Finishing The Right Way
He’s made it clear that players are always playing for their jobs, so constant improvement is necessary. But the notion isn’t just a one-way street; Hunter is expecting the same from himself.
“Yeah, just focus and continue to be better myself,” Hunter said of his focus for the rest of the season. “I’m going to challenge myself and be challenged by my guys. Then I’m going to come back and challenge them, and they know that by now.”
Not only does the coach want his team working hard in practices, shoot-arounds, games and during the odd hours, but he also wants them to enjoy it.
Drawing from 17 years of experience playing in the NBA, Hunter can talk about how hard he worked to remain in the league. He expects that out of his players. But he also expects success for them after they put in the work, which is where the enjoyment will come in.
“The season is not over,” Hunter said. “Just because we’re not going to the playoffs doesn’t mean the season is over. We have five games left, and this is what we get paid to do.
“You should want to compete and enjoy it. You never get these years back, so you have to enjoy them.”
Prior to the team’s 5 p.m. game tonight in Houston, Hunter has stressed the enjoyment of the game to his players. Here are four other things to keep an eye on during this game against the Rockets:
The scouting department for the Houston Rockets should have a pretty easy job preparing for this version of the Suns.
Not only have the two teams played two games against each other already, but the Suns boast of three current players who were in Houston just a season ago.
This past offseason, Phoenix first brought back point guard Goran Dragic, who played for Head Coach Kevin McHale and the Rockets last season.
Then the Suns added power forward Luis Scola, who had played in Houston for all five of his seasons in the NBA before being amnestied.
Finally, the Suns’ front office added forward Marcus Morris via a trade with the Rockets.
Prior to the first time he returned to Houston as a vistor in March, Scola discussed what the situation meant to him.
“It was a place where I spent a lot of time, and I’ll be happy to see some familiar faces,” Scola told Suns.com. “There are some emotions there when you’re playing your former team, but I’m just going to go out and try to make it as normal as possible.”
In 11 of his first 15 games with the Phoenix Suns, forward Marcus Morris was a mainstay in Hunter’s rotation, and he was a consistent provider of instant offense off the bench.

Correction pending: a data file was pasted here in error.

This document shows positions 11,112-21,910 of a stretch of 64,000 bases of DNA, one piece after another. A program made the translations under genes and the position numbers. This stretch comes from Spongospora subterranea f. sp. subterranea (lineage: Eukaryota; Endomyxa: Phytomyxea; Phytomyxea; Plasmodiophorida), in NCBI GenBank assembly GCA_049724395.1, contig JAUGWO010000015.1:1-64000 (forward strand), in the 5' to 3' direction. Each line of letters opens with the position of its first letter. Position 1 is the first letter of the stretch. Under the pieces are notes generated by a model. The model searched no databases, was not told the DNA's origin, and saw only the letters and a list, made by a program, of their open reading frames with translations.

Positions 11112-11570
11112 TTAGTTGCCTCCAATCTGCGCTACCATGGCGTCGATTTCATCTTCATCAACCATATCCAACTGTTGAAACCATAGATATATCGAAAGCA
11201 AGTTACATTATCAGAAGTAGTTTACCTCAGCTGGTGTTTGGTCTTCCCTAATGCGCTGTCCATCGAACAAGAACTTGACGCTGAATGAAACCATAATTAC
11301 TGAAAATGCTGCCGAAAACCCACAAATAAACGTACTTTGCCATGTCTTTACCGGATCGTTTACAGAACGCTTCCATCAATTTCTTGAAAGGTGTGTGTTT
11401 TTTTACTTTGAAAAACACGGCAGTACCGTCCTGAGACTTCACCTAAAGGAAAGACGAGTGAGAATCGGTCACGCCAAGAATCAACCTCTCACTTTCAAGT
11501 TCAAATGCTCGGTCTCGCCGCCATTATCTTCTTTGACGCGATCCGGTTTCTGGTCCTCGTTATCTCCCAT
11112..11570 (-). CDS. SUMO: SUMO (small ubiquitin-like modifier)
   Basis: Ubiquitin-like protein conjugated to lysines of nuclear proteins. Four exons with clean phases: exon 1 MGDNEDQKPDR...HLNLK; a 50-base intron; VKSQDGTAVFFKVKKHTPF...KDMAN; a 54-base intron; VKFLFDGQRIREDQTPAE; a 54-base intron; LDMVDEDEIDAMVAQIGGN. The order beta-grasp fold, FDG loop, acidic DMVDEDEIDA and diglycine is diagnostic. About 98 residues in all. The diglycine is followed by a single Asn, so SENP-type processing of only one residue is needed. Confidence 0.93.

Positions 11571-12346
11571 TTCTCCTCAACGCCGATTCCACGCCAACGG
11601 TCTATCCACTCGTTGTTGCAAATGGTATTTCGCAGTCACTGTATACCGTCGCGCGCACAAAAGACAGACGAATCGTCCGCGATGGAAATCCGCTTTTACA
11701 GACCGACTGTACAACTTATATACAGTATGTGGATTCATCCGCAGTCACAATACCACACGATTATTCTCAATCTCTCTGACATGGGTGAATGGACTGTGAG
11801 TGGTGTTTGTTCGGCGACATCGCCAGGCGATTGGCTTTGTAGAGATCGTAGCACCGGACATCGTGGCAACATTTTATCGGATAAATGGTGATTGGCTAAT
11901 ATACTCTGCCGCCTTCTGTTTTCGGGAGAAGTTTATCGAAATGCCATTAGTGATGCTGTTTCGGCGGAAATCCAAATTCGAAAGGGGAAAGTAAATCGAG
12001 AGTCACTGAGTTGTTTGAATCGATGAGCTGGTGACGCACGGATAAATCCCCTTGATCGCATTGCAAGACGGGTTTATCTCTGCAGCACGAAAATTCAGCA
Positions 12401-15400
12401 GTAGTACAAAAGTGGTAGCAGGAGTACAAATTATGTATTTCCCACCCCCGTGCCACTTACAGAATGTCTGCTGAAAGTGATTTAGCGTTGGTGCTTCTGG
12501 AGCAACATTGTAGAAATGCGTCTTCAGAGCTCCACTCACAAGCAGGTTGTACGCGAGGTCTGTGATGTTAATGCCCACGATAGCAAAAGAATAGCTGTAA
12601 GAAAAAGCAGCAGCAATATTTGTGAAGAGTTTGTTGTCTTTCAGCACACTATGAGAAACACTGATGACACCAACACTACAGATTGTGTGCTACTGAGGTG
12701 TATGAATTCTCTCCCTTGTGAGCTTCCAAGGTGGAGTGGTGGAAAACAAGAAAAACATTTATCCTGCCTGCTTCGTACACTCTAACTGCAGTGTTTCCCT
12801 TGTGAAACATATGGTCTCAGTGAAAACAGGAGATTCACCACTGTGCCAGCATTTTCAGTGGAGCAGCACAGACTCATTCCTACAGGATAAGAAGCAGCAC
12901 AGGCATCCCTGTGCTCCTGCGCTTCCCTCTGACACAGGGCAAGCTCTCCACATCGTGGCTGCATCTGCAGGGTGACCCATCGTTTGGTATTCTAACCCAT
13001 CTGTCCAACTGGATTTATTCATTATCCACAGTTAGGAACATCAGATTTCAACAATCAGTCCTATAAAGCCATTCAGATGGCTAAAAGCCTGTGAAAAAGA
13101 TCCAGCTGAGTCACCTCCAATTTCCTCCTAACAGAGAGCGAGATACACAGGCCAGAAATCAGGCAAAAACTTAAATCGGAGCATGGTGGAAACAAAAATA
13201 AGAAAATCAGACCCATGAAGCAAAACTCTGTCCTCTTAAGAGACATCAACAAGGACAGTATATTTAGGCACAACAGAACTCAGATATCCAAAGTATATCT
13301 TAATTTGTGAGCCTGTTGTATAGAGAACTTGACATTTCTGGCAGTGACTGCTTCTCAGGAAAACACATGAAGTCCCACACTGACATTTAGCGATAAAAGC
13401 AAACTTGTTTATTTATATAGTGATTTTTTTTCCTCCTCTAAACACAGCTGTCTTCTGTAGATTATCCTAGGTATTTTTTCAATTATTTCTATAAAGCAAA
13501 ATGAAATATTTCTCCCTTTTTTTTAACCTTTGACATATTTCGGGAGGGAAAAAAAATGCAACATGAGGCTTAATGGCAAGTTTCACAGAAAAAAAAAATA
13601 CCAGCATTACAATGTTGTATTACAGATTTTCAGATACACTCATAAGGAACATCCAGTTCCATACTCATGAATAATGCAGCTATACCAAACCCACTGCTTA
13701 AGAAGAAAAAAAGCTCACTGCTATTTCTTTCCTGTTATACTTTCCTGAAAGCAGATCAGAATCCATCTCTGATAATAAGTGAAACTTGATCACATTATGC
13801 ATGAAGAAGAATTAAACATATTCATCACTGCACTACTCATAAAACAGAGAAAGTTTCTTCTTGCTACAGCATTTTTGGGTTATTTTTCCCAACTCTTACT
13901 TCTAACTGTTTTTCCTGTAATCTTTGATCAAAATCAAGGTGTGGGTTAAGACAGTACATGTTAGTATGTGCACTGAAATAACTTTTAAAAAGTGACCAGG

During one stretch, from Feb. 27-March 11, Morris reached double figures in five out of six games, including two games in which he reached 16 points. He sunk 9-of-16 three-point attempts over that span, too.
Starting on March 22, Markieff Morris’ twin brother has seen his role with the Suns lessen, and Hunter said the acclimation process to a new team is part of the reason why.
“I thought he played really well at the beginning, and then he had a couple situations where he lost a little confidence,” Hunter said. “He’s getting to be familiar with everything. He came at a time where we were changing so much that I’m not shocked or disappointed that he’s gone through a little bit of a struggle.”
The coach also took on part of the responsibility himself.
“As a coach you always try to put your guys in a position to succeed, so maybe it was, in part, me not doing a good enough job of getting him in that situation,” Hunter said. “And that’s something I’m working on, too.”
No Suns are enjoying the second-half of the season more than Dragic and Wes Johnson.
In 22 games, the team’s point guard has improved in just about every relevant statistical category, despite his role with the team remaining unchanged.
Dragic is averaging two more points per game (16.0), two and half more assists per game (8.9) and one more rebound per game (3.8). Dragic has also had 11 games in which he has recorded 10 or more assists, compared to the five times he accomplished that in 51 games before the All-Star break.
For Johnson, it’s simply a matter of being given a chance. In the team’s first 53 games before All-Star weekend, he played in 21 games and never scored in double digits.
Since the break, he’s played in all 24 games and has averaged 11.8 points per game. He’s reached double figures in scoring 13 times and has even reached at least 18 points six times.
The Unfamiliar Face
While James Harden and Jeremy Lin are the usual suspects for Houston, the last game these two teams played actually starred an unfamiliar name: Donatas Motiejunas.
The 22-year old rookie out of Lithuania recorded a career high 19 points on 7-of-12 shooting to spark the Rockets’ win over the Suns on March 13.
The 7-footer also drained two three-pointers in that game, showcasing the outside-in kind of game he possesses.